Who I Am

Among the many profound pleasures I enjoy living in Israel is that I no longer define myself as who I’m not.

To survive two millennia in foreign, often hostile (occasionally softly hostile but more frequently brutally hard) environments, we needed a system to preserve our unique identities without petrifying ourselves out of existence. Driven from place to place, we needed a way to practice and preserve our way of life wherever we might find ourselves. Chazal, our visionary sages, who, int the first centuries of the first millennium, devised what became known as  Halacha (Jewish Practice) with Divine assistance but no longer enjoying Divine Guidance (The Age Of Prophecy ended with Destruction of the Temple in Jerusalem and our subsequent Galut, or exile), but based on the revelations of Moshe Rabbenu (also known as Torah or Bible) and the other Nevi’im, Prophets (Nach) and with the insight that we were not interested in mere lifestyle, but with a holy mission to bring God’s Will into living reality, this system succeeded as long as it needed to. It wasn’t perfect, but largely achieved its goal. Am Yisrael, The Jewish People, in the 21st century, thrives.

Today, and for the last seventy years, that need for defensive halacha is, with thanks to The Creator, much much less. While not fully in the realm of Geula, Redemption, the current reality for those of us fortunate, blessed, lucky and courageous enough to live in the first sovereign Jewish state in these two millennia is day-and-night different from any Jewish existence in that long duration. This applies to both those born here and those who made the decision to re-home themselves here.

Of course, not everyone, probably not even a majority of Israel’s citizens are “religious”, at least not as defined by orthodoxy. But denominational divisions, so natural in Galut, so necessary so we can each define ourselves as not this or that, even though they still persist, are dissolving. Not only are these distinctions not needed, they’re counterproductive.

While we await, hopefully actively even if slowly, engaged in building Bayit Shlishi, that long-dreamt-of Third Beit HaMikdash, Holy Temple, whatever its ultimate form and expression will turn out to be, there is no reason to think that what had been accepted and deified as orthodox practice and halacha are identical, or even necessarily close to what Torah Judaism in Israel will be in the future. We need no longer mindlessly cling to every detail, every humrah (strictness) especially without even exploring and understanding how they developed historically in our long and varied history, in the many diverse locations and situations of The Exile we found ourselves in. When the conditions they were a necessary response to no longer exist, there is no need to deify our temporary reactions; even if they lasted a long time, they were still temporary.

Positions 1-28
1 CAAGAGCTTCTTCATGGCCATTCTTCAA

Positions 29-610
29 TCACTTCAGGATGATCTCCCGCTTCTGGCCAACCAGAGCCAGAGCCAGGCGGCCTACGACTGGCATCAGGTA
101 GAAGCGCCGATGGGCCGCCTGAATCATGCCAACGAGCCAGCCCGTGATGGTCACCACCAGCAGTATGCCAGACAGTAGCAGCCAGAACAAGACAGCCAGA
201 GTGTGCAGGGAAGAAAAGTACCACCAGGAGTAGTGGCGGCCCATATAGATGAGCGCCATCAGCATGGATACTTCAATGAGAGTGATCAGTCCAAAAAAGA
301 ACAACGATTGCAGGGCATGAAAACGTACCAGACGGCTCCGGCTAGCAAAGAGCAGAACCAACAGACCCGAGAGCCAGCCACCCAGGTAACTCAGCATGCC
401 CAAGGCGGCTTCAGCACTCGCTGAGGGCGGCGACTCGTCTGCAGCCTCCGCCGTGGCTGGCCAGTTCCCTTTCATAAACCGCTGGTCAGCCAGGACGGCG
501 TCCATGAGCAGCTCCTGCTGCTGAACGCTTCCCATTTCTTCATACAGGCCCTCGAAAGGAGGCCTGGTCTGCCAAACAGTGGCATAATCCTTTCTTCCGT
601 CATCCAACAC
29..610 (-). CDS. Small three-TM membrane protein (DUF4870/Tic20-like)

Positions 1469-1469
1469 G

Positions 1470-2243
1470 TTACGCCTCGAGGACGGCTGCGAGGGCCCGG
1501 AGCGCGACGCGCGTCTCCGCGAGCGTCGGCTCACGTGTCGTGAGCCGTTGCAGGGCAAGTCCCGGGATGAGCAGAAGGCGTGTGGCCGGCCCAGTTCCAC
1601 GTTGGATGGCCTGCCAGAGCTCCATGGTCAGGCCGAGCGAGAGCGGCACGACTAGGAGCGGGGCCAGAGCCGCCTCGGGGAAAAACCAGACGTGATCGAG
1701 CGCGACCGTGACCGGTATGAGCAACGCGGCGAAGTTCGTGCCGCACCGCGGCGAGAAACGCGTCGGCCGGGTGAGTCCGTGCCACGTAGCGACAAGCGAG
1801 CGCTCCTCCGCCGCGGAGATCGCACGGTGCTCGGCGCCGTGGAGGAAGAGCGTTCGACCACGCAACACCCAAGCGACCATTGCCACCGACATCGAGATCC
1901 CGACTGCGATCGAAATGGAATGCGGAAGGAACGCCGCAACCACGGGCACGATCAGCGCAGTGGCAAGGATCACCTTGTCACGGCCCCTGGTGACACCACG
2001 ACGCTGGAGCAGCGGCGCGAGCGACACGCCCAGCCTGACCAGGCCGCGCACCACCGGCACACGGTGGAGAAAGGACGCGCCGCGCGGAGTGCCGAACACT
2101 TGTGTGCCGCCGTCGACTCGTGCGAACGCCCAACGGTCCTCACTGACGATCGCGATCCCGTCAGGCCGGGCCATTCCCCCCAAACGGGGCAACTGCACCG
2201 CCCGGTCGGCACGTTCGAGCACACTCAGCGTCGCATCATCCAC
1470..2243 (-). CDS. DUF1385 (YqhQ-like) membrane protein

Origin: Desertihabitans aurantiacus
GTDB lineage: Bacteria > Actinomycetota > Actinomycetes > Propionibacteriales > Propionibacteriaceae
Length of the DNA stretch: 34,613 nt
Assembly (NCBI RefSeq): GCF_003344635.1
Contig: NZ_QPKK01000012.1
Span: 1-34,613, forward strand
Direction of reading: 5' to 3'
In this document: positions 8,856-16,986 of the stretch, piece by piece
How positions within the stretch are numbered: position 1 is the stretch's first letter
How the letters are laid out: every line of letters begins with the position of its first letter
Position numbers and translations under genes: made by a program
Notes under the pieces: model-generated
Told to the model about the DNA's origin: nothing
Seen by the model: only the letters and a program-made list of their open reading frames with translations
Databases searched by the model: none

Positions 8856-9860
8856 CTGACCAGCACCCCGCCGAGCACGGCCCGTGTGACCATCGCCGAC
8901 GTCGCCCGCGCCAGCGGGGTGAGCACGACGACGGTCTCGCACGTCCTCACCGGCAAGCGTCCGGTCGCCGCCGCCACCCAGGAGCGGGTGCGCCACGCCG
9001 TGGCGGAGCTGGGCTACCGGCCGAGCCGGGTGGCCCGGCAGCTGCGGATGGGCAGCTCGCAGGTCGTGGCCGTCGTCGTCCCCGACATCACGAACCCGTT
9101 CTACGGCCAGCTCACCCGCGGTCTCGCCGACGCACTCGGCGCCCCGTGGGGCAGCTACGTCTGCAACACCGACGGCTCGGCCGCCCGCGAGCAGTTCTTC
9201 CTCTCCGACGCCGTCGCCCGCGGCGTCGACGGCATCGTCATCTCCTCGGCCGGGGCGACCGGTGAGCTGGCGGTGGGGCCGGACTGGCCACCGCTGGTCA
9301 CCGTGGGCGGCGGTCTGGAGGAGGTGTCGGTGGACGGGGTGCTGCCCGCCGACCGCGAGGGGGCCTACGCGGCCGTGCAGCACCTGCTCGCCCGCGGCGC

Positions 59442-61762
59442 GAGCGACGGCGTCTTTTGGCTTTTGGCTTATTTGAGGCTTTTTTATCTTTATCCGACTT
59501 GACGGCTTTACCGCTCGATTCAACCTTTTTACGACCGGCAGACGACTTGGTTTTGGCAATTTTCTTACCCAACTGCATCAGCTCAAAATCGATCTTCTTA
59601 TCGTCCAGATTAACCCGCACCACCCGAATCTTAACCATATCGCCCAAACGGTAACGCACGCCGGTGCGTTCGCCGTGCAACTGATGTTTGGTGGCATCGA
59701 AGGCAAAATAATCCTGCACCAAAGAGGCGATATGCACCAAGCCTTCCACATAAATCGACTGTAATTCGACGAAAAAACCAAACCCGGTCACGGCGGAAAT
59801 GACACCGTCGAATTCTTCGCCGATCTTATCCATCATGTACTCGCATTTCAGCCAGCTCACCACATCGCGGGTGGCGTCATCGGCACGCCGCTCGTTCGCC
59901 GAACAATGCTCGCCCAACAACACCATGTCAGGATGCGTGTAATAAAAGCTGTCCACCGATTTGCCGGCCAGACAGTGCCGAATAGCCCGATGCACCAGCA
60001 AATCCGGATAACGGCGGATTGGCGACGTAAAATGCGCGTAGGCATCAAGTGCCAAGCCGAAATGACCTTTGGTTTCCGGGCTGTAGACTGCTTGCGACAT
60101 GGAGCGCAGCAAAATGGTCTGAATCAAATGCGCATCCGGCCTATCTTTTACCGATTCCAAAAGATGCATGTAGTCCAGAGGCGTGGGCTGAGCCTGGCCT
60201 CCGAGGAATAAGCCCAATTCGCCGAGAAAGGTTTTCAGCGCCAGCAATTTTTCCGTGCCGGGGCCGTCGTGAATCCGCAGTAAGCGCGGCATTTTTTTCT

So much halacha, as it’s come to us in the twenty-first century, is based on avoiding not just physical threats, but the more subtle annihilation of assimilation. How many laws of kashrut have nothing to do with the actual ingredients we eat, or our treatment of animals, but rather as obstacles to socializing over meals with the dominant non-Jewish culture we were surrounded by? So much of the religious practice we inherited was based on Al Telech, Don’t walk in the ways of our non-Jewish neighbors. So much of modern orthodox practice (as opposed to Modern Orthodox) revolves around obsessive non-conformity with the surrounding majority and obsessive conformity within our own group. Just look at the clothes worn in a frum community, so often out-of-phase with the local climates, based on two hundred and three hundred year-old and even older, often non-Jewish, fashions. The outlandish, but identical hats (within each sub-group, but the need to distinguish group from group repeats itself as a Gur Hasid will never appear in public in the clothing of a yeshivish Litvak (except maybe on Purim) any more than he would in revealing swim trunks. Never would a frum woman, in the hottest summer day, give up her wrist-to-ankle polyesters, full head-coverings. Kashrut supervision to guarantee that a non-Jew doesn’t participate in food preparation, pasteurizing wine (which ruins it, at least a little) to prevent a non-Jew’s handling an open wine bottle making it no longer fit (kosher) to drink.

It goes on and on.

This time of year, in most orthodox communities around the world, unfortunately even here in Eretz Yisrael, Israel, Jews will obsessively seek out Chinese food and meticulously avoid our one highest-value activity, learning Torah, all to avoid giving honor to Jesus. Christmas Eve becomes the one night of a year it’s permitted to go to a movie theater (at least pre-covid), of course, though, limiting the fare to a Disney-esque fairy tale. In a backhanded-insult to secular intellectual pursuits like chess (a game favored by many scholars of the past, including the late Lubavitcher Rebbe!) is allowed, if not encouraged, as a substitute for our supreme (all other nights (except for Tisha B’Av, when we refrain from the pleasure out of mourning the devastating destruction of ) intellectual/spiritual pursuit of Torah study.

Even here in Israel, in the year 2021, so many practicing Jews engage in the non-observance of the Christian holiday, even though our surrounding dominant culture is our own, the search for a Chinese restaurant that will deliver (it was, after all, Leyl Shabbat! It baffles my mind. Sure it can be light-hearted and even fun, but it’s for the past, not the future.

For here is the one place on earth, and the one time in millennia we finally can, and should be exactly who we are.

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4 Responses to Who I Am

  1. Maury Hoberman says:

    Terrific post. I will pass it on.



  2. Marc says:

    Nice Harry.

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